US announces probe into Minneapolis police

MINNEAPOLIS (AFP) – The United States (US) Justice Department announced on Wednesday an investigation into the Minneapolis police, a day after a white former officer was convicted of murdering George Floyd, signalling the Biden administration’s intention to use federal powers to clean up systemic police abuse.

Tuesday’s verdict raised cautious hopes in the Black community of a historic turning point in US justice, but the police killing of another African American cast a shadow over prospects for change less than 24 hours after Derek Chauvin was led from a Minneapolis courtroom in handcuffs.

The ex-officer – who knelt on Floyd’s neck for more than nine minutes – faces up to 40 years in prison after being found guilty of all charges over the death of the unarmed man.

The crime was recorded by a bystander whose video shocked the world, triggering mass protests across the US and beyond, while also prompting a national reckoning on racial injustice and police brutality.

“But only with the passage of time will we know if the guilty verdict in the trial… is the start of something that will truly change America and the experience of Black Americans,” Floyd’s brother Philonise Floyd, the family’s most outspoken member, wrote in a Washington Post opinion column.

“It’s up to all of us to build on this moment.”

Arrested protesters are loaded onto a transport bus by police in Minneapolis. PHOTO: AP

On Wednesday US Attorney General Merrick Garland announced a civil investigation to determine whether the Minneapolis Police Department systematically uses excessive force and “engages in a pattern or practice of unconstitutional or unlawful policing”, including during legal protests.

It will also examine whether the city force showed a pattern of discrimination and unlawful treatment of people with behavioural health disabilities. At the Minneapolis intersection where George Floyd was killed, now a makeshift memorial, resident Helena Sere was “overwhelmed” in the aftermath of the guilty verdict but felt it stopped short of justice for Floyd.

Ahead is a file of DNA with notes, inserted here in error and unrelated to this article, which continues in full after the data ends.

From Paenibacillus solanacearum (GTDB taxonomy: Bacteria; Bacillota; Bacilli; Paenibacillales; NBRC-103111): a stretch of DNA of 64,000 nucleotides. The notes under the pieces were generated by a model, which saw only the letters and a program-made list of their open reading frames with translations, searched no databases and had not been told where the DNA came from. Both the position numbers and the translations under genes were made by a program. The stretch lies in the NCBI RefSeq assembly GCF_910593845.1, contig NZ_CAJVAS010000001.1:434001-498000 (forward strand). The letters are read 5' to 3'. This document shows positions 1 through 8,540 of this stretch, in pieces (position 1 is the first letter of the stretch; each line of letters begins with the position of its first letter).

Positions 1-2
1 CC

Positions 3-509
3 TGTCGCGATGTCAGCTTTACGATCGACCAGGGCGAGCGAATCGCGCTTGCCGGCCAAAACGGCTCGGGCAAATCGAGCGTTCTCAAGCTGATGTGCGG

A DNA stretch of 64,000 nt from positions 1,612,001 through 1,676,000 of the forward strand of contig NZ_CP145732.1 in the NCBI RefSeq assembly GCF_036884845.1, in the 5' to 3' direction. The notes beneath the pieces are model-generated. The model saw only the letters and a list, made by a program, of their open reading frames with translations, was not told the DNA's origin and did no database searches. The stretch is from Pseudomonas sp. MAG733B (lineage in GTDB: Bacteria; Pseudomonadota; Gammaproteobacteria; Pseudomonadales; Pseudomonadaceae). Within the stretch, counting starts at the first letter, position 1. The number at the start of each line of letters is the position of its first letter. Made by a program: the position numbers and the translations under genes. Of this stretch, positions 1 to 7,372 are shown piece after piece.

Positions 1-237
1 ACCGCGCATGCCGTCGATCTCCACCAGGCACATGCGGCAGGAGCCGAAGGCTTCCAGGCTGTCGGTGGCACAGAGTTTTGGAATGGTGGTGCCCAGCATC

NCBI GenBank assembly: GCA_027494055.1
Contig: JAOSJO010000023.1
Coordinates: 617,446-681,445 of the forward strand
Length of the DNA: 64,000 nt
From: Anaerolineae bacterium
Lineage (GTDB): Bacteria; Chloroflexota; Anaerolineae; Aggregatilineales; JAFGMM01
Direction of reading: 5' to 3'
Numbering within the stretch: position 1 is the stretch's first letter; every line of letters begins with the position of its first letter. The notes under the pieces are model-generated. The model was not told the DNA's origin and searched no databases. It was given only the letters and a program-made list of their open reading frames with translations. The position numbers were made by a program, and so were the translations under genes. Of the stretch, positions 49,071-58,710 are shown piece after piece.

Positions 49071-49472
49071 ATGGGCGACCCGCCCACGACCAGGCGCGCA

“Justice would be being able to bring him back,” the 40-something African American told AFP. “But I would say the officer was made accountable for his actions, and I hope that’s the beginning of change.”

But with Sere and other Americans expressing relief that a rogue officer faced his due – and as President Joe Biden said the conviction could mark “a giant step forward in the march towards justice in America” – another instance emerged of police using lethal force.

Authorities in Ohio released body camera footage of an officer fatally shooting a 16-year-old Black girl, Ma’Khia Bryant, who appeared to be lunging with a knife at another girl.

“As we breathed a collective sigh of relief today, a community in Columbus felt the sting of another police shooting,” the Floyd family’s lawyer Ben Crump tweeted.

Police in Ohio’s largest city urged against a rush to judgment in the case, in which an officer shot Bryant 11 seconds after exiting his car.